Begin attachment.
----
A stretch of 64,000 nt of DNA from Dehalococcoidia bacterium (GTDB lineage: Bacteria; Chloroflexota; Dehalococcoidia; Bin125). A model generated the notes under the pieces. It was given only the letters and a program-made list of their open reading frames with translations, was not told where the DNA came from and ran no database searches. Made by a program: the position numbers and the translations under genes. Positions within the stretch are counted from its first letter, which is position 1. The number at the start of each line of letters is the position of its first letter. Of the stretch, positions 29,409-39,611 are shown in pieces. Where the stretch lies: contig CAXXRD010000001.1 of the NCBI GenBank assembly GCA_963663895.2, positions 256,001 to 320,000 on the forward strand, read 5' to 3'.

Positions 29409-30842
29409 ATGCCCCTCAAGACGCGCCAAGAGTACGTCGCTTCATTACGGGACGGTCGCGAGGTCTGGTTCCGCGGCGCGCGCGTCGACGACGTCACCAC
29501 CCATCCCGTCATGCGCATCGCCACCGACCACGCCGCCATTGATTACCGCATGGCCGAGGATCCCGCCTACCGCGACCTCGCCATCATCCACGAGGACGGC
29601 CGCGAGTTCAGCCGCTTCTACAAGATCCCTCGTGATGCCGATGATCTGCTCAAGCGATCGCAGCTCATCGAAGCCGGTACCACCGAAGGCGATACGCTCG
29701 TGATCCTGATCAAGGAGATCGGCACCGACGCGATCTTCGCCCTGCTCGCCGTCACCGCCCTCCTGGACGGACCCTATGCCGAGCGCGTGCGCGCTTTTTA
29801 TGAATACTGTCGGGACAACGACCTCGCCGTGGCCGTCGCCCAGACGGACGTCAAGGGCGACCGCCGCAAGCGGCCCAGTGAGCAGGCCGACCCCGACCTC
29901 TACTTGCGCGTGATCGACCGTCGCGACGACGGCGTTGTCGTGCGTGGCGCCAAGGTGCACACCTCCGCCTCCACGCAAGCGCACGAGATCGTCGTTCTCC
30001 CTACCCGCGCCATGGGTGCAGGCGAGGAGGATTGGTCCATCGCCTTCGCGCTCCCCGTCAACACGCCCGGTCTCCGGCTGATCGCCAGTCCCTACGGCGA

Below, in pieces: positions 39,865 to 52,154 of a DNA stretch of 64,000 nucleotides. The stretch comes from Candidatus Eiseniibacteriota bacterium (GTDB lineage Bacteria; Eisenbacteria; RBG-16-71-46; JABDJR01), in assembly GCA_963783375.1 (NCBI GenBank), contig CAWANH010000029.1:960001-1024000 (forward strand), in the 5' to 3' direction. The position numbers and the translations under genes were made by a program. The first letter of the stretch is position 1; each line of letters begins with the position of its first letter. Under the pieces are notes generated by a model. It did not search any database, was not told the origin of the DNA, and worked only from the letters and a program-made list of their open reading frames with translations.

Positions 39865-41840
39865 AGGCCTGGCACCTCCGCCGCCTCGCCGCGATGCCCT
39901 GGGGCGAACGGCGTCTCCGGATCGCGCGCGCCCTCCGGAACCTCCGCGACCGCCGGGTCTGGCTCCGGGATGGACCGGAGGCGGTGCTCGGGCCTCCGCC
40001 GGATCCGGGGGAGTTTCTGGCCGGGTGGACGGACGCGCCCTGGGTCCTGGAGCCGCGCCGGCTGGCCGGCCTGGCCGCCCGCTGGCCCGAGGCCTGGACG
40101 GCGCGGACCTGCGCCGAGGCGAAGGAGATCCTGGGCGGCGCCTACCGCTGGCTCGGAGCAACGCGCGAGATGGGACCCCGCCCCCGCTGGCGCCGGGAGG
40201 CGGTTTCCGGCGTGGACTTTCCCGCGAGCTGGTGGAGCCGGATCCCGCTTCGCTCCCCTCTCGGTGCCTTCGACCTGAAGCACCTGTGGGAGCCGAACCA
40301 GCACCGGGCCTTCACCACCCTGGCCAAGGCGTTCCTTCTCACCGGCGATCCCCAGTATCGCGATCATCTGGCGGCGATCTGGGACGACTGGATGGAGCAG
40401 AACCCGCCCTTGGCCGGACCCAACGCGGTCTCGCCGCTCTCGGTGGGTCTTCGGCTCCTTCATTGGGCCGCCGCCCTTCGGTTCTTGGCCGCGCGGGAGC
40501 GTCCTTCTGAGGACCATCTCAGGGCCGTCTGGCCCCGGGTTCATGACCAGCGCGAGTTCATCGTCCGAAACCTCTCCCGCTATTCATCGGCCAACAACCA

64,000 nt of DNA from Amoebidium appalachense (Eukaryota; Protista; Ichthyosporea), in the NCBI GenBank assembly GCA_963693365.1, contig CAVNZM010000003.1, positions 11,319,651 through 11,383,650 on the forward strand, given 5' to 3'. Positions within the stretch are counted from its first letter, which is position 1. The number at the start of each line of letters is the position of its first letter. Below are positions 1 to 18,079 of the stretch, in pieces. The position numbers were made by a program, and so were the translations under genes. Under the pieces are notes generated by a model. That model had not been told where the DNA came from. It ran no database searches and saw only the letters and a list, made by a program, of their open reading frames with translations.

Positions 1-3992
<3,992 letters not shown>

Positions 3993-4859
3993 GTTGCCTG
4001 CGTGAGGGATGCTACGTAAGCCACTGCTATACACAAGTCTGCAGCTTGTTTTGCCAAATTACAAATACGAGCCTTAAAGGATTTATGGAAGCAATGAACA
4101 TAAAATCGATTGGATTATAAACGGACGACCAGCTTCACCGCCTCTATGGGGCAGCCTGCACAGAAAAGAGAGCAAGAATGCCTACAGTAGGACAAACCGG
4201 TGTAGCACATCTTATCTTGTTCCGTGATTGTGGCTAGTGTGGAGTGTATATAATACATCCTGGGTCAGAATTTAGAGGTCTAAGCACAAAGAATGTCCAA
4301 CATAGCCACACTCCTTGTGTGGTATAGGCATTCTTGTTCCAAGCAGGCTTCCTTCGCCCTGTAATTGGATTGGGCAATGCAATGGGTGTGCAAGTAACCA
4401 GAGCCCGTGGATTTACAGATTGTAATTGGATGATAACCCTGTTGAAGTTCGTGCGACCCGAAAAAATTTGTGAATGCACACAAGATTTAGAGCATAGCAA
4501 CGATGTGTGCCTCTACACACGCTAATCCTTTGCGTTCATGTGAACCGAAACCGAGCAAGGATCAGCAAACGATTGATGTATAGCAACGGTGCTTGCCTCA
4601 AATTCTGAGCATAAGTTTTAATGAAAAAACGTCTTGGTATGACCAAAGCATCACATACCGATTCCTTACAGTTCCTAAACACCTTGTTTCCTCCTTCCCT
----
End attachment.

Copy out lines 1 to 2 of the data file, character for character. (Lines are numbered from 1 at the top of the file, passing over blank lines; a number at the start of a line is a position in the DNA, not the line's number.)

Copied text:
A stretch of 64,000 nt of DNA from Dehalococcoidia bacterium (GTDB lineage: Bacteria; Chloroflexota; Dehalococcoidia; Bin125). A model generated the notes under the pieces. It was given only the letters and a program-made list of their open reading frames with translations, was not told where the DNA came from and ran no database searches. Made by a program: the position numbers and the translations under genes. Positions within the stretch are counted from its first letter, which is position 1. The number at the start of each line of letters is the position of its first letter. Of the stretch, positions 29,409-39,611 are shown in pieces. Where the stretch lies: contig CAXXRD010000001.1 of the NCBI GenBank assembly GCA_963663895.2, positions 256,001 to 320,000 on the forward strand, read 5' to 3'.

Positions 29409-30842